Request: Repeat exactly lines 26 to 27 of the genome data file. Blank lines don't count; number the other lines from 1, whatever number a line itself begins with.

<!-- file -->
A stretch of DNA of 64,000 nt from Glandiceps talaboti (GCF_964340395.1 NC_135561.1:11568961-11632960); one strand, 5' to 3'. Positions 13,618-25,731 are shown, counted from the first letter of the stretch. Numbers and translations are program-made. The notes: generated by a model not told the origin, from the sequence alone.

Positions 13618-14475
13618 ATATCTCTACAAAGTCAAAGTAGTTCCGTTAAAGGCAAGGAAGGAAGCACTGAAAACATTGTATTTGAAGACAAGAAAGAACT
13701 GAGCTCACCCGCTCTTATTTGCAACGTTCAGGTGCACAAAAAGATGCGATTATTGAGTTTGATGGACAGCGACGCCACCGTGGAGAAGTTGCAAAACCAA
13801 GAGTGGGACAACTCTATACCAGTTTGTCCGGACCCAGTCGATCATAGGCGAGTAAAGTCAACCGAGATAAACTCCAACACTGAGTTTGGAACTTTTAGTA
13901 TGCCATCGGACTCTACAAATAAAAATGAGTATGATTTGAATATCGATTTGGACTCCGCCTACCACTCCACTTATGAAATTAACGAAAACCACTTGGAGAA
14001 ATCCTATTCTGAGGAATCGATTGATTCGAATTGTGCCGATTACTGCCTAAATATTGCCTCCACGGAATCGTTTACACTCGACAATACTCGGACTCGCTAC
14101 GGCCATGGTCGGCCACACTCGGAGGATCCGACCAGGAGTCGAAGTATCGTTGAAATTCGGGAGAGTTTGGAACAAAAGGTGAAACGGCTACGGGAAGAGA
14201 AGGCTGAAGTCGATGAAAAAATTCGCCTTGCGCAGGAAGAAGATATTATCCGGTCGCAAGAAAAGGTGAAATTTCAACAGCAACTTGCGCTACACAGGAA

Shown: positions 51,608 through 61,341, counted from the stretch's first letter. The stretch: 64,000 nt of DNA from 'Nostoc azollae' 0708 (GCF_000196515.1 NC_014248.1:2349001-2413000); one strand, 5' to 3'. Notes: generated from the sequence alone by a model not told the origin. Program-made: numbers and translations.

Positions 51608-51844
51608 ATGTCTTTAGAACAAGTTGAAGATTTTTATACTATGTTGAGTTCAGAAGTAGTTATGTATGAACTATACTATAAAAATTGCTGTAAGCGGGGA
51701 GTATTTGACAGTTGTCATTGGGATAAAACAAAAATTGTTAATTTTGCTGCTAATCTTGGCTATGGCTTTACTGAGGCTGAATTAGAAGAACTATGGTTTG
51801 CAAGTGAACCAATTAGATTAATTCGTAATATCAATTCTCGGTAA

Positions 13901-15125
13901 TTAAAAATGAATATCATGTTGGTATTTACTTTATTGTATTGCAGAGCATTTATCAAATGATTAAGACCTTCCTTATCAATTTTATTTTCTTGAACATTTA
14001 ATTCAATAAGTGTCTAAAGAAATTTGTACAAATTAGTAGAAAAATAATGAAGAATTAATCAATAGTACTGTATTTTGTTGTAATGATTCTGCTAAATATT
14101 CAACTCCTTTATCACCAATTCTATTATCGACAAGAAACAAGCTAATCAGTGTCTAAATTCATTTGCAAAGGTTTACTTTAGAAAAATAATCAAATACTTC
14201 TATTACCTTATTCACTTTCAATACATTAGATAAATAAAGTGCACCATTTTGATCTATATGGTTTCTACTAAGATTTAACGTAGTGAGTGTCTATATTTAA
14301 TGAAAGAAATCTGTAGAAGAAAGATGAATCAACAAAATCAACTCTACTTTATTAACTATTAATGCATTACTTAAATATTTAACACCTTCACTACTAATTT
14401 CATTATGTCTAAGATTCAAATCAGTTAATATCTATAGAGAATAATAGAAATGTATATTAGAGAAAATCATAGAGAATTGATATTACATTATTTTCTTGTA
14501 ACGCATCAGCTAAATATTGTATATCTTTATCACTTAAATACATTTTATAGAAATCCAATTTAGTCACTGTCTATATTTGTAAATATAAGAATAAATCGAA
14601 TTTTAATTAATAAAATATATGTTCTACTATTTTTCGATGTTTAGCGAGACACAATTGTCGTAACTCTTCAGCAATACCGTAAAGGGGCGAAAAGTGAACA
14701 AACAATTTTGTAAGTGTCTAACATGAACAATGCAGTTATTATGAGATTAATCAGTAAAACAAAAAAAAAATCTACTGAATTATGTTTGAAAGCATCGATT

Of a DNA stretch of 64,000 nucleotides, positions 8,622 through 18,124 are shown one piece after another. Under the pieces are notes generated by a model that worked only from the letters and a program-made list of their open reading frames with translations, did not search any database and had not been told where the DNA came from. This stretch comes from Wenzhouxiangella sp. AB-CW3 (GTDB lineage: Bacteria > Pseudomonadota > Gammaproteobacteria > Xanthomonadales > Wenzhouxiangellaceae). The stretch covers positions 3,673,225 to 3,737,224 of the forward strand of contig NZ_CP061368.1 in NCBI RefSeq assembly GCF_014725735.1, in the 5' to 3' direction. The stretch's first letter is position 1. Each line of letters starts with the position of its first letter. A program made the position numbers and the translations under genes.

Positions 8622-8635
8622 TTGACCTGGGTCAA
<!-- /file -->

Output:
Positions 8622-8635
8622 TTGACCTGGGTCAA